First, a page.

See video below from WGBH-TV on how the towns of Auburn, Blackstone and Lexington have adjusted to the public health crisis by holding town meetings in unorthodox locations:

The only items on the Great Barrington warrant were to be budgetary, with a host of zoning amendments and other items, including citizen petition initiatives, to be postponed until a special town meeting could be held later this summer or perhaps in the fall, when physical distancing guidelines might be relaxed enough to hold a meeting in a traditional indoor venue.

Some have suggested behind the scenes that the delay of the citizen petition items is an infringement of the rights of the petitioners and the voters, or that the town failed to notice the meeting properly.

Citizens in Auburn, Worcester County, participate in the annual town meeting on the Auburn High School football field. Screengrab courtesy WGBH-TV Youtube channel

“Nothing about 2020 is perfect,” town manager Mark Pruhenski said in an Edge interview. “Unless someone else has a brilliant idea for how we pass a budget, we’re going to proceed with what we have.”

Pruhenski said that since the environment for the meeting would be less than ideal, the goal of the selectboard was to keep the meeting as brief as possible. The most important item by far was the budget.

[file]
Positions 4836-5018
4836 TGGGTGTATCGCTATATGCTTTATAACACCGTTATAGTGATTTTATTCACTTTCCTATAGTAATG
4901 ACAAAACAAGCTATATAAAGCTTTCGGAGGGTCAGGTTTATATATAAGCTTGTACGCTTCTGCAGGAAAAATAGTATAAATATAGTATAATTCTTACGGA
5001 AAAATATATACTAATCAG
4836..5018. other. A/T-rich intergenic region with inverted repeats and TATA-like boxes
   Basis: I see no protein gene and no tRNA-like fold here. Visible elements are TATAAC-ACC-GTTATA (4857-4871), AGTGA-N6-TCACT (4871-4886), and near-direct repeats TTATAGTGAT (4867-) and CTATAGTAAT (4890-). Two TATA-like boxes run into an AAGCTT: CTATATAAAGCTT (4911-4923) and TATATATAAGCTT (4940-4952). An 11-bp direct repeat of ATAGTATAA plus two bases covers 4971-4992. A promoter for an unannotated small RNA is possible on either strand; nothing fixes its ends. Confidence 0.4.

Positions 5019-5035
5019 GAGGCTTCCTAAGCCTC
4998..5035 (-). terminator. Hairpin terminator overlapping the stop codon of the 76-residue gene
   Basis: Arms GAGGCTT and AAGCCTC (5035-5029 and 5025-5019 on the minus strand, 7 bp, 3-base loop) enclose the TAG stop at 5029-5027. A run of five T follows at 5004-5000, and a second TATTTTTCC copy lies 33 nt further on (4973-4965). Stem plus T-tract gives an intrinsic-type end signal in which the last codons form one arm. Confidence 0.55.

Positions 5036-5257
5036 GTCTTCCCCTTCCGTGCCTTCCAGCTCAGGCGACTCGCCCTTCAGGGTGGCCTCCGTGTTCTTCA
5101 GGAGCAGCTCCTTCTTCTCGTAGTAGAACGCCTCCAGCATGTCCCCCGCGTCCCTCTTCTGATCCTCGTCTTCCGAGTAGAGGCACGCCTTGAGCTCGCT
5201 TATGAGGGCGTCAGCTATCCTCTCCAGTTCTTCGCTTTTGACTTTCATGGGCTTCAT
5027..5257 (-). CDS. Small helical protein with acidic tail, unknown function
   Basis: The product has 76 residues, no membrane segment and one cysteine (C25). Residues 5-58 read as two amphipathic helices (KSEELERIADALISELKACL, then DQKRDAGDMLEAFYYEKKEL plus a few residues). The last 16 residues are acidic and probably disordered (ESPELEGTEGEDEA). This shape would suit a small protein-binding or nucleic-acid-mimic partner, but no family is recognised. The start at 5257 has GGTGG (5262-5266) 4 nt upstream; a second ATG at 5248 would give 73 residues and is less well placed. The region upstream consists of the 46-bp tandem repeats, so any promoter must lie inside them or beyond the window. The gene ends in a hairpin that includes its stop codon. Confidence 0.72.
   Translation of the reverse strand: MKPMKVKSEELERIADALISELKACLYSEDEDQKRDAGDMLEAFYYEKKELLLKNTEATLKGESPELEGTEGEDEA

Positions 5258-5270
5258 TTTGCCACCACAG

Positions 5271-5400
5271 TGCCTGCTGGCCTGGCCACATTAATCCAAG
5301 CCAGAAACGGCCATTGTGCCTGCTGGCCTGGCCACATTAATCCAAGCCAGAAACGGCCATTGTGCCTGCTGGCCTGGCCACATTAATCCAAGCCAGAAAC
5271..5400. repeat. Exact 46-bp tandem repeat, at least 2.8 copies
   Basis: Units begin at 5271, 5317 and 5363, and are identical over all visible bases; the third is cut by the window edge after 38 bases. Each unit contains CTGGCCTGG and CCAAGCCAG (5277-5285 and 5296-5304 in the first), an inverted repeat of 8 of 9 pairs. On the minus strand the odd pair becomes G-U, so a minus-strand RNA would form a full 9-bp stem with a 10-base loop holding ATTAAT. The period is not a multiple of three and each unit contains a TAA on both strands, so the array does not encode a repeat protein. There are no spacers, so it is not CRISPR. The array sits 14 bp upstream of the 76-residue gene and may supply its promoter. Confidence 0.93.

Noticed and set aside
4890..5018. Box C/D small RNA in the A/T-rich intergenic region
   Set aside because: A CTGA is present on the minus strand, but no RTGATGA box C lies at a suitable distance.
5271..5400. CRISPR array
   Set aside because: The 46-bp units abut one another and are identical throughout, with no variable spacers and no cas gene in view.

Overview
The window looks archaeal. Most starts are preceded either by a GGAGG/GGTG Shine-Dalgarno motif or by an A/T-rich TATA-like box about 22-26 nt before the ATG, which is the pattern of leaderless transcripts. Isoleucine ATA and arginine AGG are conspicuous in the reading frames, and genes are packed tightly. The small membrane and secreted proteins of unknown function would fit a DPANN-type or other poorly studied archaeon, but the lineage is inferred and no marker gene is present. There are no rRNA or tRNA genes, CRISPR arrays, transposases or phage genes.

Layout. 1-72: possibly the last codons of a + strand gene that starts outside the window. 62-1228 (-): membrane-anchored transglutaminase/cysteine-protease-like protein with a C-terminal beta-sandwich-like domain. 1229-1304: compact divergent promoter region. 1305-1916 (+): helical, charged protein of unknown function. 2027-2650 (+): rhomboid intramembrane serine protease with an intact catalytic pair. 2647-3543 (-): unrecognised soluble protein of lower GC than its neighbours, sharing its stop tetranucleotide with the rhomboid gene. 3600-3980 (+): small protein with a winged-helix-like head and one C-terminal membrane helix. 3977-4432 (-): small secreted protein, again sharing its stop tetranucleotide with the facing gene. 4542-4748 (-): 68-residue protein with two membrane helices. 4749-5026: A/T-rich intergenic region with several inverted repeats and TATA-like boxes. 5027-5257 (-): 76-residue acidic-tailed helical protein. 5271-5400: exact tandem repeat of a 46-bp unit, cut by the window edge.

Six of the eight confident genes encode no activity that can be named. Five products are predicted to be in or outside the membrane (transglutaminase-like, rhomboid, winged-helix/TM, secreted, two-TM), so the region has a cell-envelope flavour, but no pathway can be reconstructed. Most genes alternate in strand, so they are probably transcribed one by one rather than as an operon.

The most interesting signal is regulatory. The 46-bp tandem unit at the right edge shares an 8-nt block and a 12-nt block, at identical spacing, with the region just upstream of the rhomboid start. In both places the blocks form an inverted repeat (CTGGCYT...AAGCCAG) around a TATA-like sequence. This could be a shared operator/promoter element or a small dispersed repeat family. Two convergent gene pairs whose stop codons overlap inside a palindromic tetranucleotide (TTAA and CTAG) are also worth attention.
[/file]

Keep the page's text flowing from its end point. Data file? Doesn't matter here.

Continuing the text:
If the town meeting is not able to pass a budget by the end of the fiscal year on June 30, the town of Great Barrington, like hundreds of other small municipalities in the state with a town-meeting form of government, has a problem. The selectboard would then have to pass so-called one-twelfth budgets, monthly spending packages that would be the same as the previous year, until a town meeting could be held and a budget could be passed.

“We wouldn’t be able to deliver the services that our residents are used to receiving, and we wouldn’t be able to proceed with any capital projects,” Pruhenski explained. “It would really bring town government to a grinding halt. I just don’t think people quite understand that.”

Eventually though, the warrant did have to expand from budgetary items to include citizen petition items. Pruhenski said he consulted with town counsel David Doneski, who advised that the selectboard add the petition items “because we do have a statutory obligation and the legislature did not provide any relief for petition articles.”